The potential for wearable technology to be a tool for marketing purposes is being examined by two Goldsmiths academics.
Yael Gerson and Chris Brauer from the Institute of Management Studies are working with marketing agency Mindshare to establish what opportunities wearables pose for brand communication.
“We identified six key states that wearables can fulfil,” said Jeremy Pounder, one of the Mindshare researchers on the project.
In the study they equipped 14 participants between the age of 16 and 40 years with different gadgets such as watches, fitness bands, heart monitors or smart rings. These gadgets automatically gathered data about the participant, and allowed them to communicate their experiences with the researchers.
The participants said the innovations made their lives easier, for example by opening locks or fitness tracking.
The gadgets also make it possible to share emotions with family and friends by sending heartbeats. In a commercial application, however, heart rate information is more likely to go to a doctor or insurance company who is monitoring the users’ health.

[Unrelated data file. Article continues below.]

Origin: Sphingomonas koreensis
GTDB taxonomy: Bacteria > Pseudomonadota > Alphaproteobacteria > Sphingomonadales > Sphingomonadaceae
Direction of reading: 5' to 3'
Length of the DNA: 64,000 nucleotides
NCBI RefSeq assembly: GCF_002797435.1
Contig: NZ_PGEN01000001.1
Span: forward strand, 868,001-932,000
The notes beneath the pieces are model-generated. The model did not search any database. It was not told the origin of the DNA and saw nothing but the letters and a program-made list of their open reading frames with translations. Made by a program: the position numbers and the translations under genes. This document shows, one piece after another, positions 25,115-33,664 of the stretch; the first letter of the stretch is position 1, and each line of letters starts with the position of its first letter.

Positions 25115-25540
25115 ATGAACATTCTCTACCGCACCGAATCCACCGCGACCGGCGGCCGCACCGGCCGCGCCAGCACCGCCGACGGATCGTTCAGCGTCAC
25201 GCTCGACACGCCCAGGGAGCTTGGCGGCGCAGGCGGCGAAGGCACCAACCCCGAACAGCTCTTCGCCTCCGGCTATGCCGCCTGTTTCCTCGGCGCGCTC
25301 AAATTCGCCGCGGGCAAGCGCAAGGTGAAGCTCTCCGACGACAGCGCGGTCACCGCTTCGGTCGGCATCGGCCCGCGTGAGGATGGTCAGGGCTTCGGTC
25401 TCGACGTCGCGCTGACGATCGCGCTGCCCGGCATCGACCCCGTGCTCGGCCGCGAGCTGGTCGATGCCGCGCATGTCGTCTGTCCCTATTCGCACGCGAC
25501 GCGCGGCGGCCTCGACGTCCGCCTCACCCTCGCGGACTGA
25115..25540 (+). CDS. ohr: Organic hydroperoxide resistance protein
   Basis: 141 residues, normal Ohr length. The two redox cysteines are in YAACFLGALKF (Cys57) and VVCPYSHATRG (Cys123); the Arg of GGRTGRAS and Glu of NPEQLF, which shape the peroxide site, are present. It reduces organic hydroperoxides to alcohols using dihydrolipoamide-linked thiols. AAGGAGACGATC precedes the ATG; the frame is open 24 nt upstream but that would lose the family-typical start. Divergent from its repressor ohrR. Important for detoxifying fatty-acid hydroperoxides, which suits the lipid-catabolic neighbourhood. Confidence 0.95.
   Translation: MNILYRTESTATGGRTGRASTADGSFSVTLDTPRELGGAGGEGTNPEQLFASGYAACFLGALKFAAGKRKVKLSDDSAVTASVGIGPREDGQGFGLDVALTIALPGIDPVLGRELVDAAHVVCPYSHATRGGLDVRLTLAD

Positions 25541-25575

Analysing such intimate indicators raised some questions about privacy: “The participants were happy to share their health indicators but they were rather reserved regarding their emotions,” says Pounder.
Advertisers could also use the sensitive data to inform their consumers about new offers and increase personal targeting.
Not everyone is happy about the use of such intimate data. Another Goldsmiths academic, Professor Marianne Franklin from the Department of Media and Communications and an expert on digital privacy, said: “We are being completely lead by the new techie nose.”
She is concerned that data use of this kind would be a major invasion of privacy unless “checks and balances are introduced against abuses for commercial or indeed other reasons.”
Franklin added: “The data that is being uploaded by devices, and how they relate to the Internet of Things, is already enormous and being stored in clouds, or servers owned mainly by US if not other private conglomerates.”
Whether wearables will be included in our everyday life as much as smartphones remains unclear. “I think they will become a fashion object like watches or jewellery,” Pounder predicts.